The said contract dated 11th October, 1988 (it really is a letter of offer which the plaintiff calls contract as it accepted the offer) itself provided that the plaintiff would give the title of the two vehicles and signed bank transfer forms in respect of the said vehicles tot he 2nd respondent herein (hereinafter refered to as the first defendant). Seizure and repossession of the two vehicles is very much in issue even according t o the plaintiff who had itself drafted issues for trial court as follows:
“5 On the date and day of repossession was the First Defendant (Consolidated Bank of Kenya Limited) in law or otherwise under the terms of the loan agreement or offer entitled to seize and repossess the 2 motor vehicles?”
“6. Did the letter of offer or agreement provide in terms or otherwise for the First Defendant to repossess the vehicles in case of late payments or did it provide the right to charge penalty of 1% only?”
These are elaborate issues and there was no admission of any sort to enable the learned Judge to grant the aforesaid first prayer.
The second order granted by the learned Judge to the plaintiff was a declaration to the effect that the loan was limited to a maximum of Shs.60,000/=. This again was very much in issue. There was no admission. The plaintiff had offered (and paid) a sum of Shs.60,000/= and had specifically stated that the sum will carry interest at the rate of 18% per annum from the date of loan. It is indeed amazing that the learned Judge granted such a declaration.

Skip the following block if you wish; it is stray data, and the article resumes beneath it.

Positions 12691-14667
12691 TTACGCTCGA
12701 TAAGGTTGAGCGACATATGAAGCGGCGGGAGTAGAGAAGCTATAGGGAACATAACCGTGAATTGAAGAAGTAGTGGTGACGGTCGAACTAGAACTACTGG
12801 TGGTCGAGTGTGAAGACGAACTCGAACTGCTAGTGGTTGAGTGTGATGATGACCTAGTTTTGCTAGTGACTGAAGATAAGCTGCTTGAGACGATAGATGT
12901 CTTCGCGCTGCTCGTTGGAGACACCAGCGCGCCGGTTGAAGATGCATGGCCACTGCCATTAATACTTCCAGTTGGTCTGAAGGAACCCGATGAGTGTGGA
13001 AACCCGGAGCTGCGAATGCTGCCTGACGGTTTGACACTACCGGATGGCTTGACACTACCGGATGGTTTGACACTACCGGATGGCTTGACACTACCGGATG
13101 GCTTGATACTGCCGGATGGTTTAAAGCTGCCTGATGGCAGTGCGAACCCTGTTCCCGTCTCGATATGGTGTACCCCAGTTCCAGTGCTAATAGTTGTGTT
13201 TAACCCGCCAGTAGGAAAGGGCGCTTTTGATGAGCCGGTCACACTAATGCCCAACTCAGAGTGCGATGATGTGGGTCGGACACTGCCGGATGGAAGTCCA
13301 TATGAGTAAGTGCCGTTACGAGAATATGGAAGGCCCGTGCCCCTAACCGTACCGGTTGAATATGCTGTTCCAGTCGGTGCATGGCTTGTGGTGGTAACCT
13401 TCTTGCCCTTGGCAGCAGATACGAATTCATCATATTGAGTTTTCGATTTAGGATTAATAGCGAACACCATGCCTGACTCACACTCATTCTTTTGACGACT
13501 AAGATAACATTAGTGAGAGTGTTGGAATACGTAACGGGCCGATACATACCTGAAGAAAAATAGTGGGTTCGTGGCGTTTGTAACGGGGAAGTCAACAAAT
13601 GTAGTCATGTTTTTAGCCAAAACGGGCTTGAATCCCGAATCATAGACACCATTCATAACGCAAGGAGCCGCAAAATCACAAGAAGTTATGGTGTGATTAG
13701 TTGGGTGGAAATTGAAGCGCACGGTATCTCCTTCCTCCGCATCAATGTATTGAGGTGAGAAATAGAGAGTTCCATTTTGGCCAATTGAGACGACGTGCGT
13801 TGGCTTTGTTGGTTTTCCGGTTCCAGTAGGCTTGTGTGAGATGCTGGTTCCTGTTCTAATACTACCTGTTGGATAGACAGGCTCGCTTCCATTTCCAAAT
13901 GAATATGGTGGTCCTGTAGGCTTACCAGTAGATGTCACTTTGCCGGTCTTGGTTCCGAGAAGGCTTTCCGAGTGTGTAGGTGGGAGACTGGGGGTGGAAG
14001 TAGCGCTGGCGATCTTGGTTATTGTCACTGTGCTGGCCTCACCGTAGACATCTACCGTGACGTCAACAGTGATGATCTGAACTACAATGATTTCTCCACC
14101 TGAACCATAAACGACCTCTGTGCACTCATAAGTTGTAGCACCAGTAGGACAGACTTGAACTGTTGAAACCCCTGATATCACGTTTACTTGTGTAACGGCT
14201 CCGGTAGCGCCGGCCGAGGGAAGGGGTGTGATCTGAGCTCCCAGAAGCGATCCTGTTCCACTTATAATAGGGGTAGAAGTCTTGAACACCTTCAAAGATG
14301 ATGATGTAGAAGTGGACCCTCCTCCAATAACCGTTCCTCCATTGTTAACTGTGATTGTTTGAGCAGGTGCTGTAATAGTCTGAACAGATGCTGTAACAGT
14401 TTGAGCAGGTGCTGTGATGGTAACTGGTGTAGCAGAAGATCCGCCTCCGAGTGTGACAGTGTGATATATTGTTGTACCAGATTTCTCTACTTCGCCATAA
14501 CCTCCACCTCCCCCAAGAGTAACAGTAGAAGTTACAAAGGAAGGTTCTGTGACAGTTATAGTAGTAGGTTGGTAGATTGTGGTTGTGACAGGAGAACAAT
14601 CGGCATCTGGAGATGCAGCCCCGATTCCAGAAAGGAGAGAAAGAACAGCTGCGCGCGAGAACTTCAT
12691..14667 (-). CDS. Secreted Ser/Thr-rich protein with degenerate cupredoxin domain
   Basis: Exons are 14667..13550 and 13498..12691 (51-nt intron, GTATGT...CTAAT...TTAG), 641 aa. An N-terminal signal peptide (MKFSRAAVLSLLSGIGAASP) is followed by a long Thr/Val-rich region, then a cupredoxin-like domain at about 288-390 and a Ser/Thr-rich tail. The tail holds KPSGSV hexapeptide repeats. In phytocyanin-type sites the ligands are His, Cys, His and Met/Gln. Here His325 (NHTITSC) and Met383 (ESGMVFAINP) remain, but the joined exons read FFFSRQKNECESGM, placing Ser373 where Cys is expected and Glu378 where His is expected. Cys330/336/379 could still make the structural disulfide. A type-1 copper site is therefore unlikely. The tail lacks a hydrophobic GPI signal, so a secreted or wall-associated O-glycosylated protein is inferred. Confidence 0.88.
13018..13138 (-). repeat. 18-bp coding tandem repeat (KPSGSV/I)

Thirdly the learned Judge proceeded to make an order to the effect that the said two vehicles be returned tot he plaintiff in good order. There was again no admission of any sort in this respect. The appellant was clearly saying that the vehicles were given as security for loan. At no time did any of the defendants make any admission of any sort in respect of the said two vehicles to suggest that it was bound to return the same to the plaintiff, except on full payment of the loan.
The learned Judge appears to have equated the alleged slovenliness and procrastination on part of Jimba Credit Corporation (the second respondent) in disposing of the securities, to Jimba Credit Corporation having no defence to the claim. That can never form part of an order XII rule 6 application. In any case the second respondent, Jimba Credit Corporation, had warned the plaintiff that its vehicles will be sold unless the loan was repaid. We see distinct bias in the ruling appealed against. The bias is in favour of the plaintiff and pointedly against the appellant and Jimba Credit Corporation.
In brief there was no admission express or implied to enable the learned Judge to make the far reaching orders that he did make.
The upshost of all this is that this appeal is allowed. The ruling of the superior court dated 31st January, 1995 and order following therefrom are set aside and it is ordered that the suit be heard by way of a proper trial on merits. The appellant will have costs of this appeal as against the first respondent (the plaintiff). We make no order as to costs against the second respondent.
Dated and delivered at Mombasa this 25th day of July, 1997.
A. M. COCKAR
P. K. TUNOI
JUDGE OF APPEAL
A. B. SHAH
JUDGE OF APPEAL